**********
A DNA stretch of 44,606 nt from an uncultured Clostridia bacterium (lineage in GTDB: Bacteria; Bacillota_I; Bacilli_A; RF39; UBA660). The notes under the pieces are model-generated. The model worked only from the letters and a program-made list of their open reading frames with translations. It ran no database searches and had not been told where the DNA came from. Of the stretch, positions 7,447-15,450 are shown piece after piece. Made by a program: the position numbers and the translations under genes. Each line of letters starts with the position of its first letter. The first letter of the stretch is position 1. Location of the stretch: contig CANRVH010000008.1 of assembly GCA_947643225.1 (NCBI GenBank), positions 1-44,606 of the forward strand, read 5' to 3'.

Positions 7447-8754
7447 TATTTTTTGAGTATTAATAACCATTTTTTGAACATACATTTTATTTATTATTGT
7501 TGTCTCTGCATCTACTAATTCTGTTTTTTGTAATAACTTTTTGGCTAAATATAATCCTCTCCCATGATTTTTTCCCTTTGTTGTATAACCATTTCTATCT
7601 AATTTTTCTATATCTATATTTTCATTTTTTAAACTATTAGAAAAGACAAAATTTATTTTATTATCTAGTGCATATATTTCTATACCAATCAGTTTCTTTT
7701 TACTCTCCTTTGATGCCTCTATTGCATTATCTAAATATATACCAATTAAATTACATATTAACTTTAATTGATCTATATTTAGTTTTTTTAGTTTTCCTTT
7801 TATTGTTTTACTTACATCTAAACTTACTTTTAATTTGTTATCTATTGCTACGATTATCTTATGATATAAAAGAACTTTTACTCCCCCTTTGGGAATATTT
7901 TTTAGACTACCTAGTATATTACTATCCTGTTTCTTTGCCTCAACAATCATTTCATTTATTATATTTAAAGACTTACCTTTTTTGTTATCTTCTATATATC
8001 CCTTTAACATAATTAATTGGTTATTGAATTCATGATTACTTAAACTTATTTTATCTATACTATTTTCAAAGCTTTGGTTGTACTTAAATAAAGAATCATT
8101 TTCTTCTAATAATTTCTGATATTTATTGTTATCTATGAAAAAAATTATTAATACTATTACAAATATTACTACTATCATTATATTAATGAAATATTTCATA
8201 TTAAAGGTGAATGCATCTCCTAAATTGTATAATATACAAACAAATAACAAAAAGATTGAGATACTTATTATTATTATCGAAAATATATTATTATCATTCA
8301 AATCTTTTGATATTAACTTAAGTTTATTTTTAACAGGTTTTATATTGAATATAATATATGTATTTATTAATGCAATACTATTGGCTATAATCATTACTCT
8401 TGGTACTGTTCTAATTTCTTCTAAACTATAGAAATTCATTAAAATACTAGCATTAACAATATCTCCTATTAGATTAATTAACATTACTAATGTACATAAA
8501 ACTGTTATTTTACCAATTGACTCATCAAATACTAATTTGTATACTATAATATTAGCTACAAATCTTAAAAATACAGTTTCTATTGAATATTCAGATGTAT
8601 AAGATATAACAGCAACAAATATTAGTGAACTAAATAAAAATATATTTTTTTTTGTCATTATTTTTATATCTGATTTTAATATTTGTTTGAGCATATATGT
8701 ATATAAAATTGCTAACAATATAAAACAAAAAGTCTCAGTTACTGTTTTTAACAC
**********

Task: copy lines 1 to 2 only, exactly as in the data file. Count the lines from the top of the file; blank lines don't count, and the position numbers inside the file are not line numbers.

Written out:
A DNA stretch of 44,606 nt from an uncultured Clostridia bacterium (lineage in GTDB: Bacteria; Bacillota_I; Bacilli_A; RF39; UBA660). The notes under the pieces are model-generated. The model worked only from the letters and a program-made list of their open reading frames with translations. It ran no database searches and had not been told where the DNA came from. Of the stretch, positions 7,447-15,450 are shown piece after piece. Made by a program: the position numbers and the translations under genes. Each line of letters starts with the position of its first letter. The first letter of the stretch is position 1. Location of the stretch: contig CANRVH010000008.1 of assembly GCA_947643225.1 (NCBI GenBank), positions 1-44,606 of the forward strand, read 5' to 3'.

Positions 7447-8754